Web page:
The Atlas

This unique volume of sea charts presents the known world in the 1820s artistically and accurately.
Norie Marine Atlas Binder Ticket, around 1856
The double elephant Norie Marine Atlas was bound around 1856 in New York, according to the binder’s ticket on the inside of the front cover. Research in the Manhattan city directory indicated the address on the ticket was for a newer location, information that allowed for accurate dating of the volume.

Maps present information on land masses, while charts are for navigating the world’s waterways. John Norie's employer, William Heather, began selling a Marine Atlas of charts in 1797; it went through several editions over the years. The forty charts in this volume were dated with additions to 1828. The sizeable book, a double elephant folio volume, was bound around 1856 in New York, according to information on the binder’s ticket on the inside front cover. This is the seventh edition.

Extensive staining and multiple tears indicate heavy use, especially at the back of the volume in South Pacific and South American charts. Of the forty charts in the book, only two contain handwritten notations and both relate to the seabird guano trade off the coast of Peru. Other clues indicate that the volume may have been owned by a guano shipping company in New York.

Handwritten Notations & Ship Locations,1868
The names and navigational positions of guano transport ships, together with other information, were written on the last two charts in the bound volume. Some of the information, including ship names that might help identify the Atlas’s owner, was lost in the chart fold. The handwriting is very difficult to read, which also makes accurate transcription problematic.
The Norie Marine Atlas, Around 1856
The first plate in the Norie Marine Atlas displays the entire world as known in the mid-1820s. At the time, the global coastlines were pretty well known and charted, but the interiors of many of the larger land masses remained to be explored.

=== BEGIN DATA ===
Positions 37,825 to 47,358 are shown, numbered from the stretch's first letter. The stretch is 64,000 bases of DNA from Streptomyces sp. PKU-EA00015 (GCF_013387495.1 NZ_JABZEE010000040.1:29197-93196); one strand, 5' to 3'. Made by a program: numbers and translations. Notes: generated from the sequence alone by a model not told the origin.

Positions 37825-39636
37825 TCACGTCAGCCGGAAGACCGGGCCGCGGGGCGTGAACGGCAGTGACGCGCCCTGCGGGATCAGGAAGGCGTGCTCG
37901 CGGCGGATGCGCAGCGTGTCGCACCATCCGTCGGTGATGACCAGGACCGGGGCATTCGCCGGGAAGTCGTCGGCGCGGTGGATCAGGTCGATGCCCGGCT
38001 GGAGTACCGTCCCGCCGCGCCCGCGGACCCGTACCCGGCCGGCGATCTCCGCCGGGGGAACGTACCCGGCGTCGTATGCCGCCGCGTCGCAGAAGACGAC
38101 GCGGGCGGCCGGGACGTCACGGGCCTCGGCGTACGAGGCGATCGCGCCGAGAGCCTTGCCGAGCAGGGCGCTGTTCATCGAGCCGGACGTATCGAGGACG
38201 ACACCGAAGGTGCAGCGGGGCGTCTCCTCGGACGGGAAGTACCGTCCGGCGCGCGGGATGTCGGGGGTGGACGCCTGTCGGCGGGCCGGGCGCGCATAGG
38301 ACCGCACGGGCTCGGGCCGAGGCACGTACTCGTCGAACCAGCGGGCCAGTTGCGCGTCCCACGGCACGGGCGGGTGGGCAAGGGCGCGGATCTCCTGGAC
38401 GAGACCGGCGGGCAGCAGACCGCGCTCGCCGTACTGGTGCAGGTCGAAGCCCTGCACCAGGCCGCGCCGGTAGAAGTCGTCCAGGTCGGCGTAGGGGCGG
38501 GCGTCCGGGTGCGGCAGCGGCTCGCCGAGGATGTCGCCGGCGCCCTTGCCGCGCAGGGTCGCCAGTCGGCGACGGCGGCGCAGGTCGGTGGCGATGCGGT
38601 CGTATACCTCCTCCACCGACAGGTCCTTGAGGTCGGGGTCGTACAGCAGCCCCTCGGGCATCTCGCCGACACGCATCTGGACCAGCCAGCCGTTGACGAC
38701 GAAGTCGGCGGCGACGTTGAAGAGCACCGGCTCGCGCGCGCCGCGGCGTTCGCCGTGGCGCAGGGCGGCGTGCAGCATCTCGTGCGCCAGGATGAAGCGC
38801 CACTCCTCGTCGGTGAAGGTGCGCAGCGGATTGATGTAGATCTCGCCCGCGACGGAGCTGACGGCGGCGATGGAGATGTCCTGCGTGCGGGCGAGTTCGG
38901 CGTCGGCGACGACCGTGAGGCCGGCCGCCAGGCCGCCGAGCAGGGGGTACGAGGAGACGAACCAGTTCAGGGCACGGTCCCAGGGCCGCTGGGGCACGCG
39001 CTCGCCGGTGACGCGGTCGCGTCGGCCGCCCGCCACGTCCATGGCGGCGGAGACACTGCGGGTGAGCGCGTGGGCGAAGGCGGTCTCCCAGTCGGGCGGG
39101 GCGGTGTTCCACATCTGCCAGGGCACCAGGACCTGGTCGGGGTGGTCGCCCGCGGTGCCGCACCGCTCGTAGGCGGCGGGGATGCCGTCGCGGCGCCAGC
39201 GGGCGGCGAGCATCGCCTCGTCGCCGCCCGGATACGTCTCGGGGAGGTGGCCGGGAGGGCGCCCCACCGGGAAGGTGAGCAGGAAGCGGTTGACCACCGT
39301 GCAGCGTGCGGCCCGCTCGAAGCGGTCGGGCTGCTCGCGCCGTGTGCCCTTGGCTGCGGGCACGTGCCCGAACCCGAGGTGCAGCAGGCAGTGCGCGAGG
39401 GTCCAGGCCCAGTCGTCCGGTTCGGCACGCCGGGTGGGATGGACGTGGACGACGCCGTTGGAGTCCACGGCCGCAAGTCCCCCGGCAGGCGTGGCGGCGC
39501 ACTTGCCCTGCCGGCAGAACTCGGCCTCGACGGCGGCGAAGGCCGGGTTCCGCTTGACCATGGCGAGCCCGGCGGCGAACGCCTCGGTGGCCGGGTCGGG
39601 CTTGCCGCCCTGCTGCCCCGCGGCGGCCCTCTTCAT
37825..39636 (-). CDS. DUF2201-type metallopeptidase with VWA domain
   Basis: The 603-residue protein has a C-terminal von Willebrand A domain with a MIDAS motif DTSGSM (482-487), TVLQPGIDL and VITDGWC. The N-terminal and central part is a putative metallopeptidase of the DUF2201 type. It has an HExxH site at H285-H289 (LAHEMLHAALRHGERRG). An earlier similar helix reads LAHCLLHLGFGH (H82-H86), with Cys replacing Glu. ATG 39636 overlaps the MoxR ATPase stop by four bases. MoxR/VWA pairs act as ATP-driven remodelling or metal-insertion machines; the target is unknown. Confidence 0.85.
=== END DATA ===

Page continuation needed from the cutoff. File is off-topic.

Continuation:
Transfer from U.S. Coast Guard Academy Library, Loan from Smithsonian Libraries, Dibner Library of the History of Science and Technology
The Norie Marine Atlas, Around 1856 
The United States and other nations explored and claimed a cluster of small Caribbean islands, seen in this page of the Norie Marine Atlas, for their seabird guano. However, the fertilizing qualities of the Caribbean guano never matched its Peruvian counterpart. The Caribbean has significant rainfall that washes out the guano’s nitrogen, a chemical that helps plants grow faster and stronger.
Transfer from U.S. Coast Guard Academy Library, Loan from Smithsonian Libraries, Dibner Library of the History of Science and Technology
 
The Marine Atlas’s last two charts are worn and torn, and they contain handwritten notations relating to the Peruvian and Pacific Island guano trade. Ship names and locations, along with other notes about activities and guano island ownership, suggest that the Marine Atlas belonged to a guano shipper. The chart paper watermarks and binder’s ticket further suggest that the owner was a New York guano trader in the mid mid-1850s to late 1860s. 
Transfer from U.S. Coast Guard Academy Library, Loan from Smithsonian Libraries, Dibner Library of the History of Science and Technology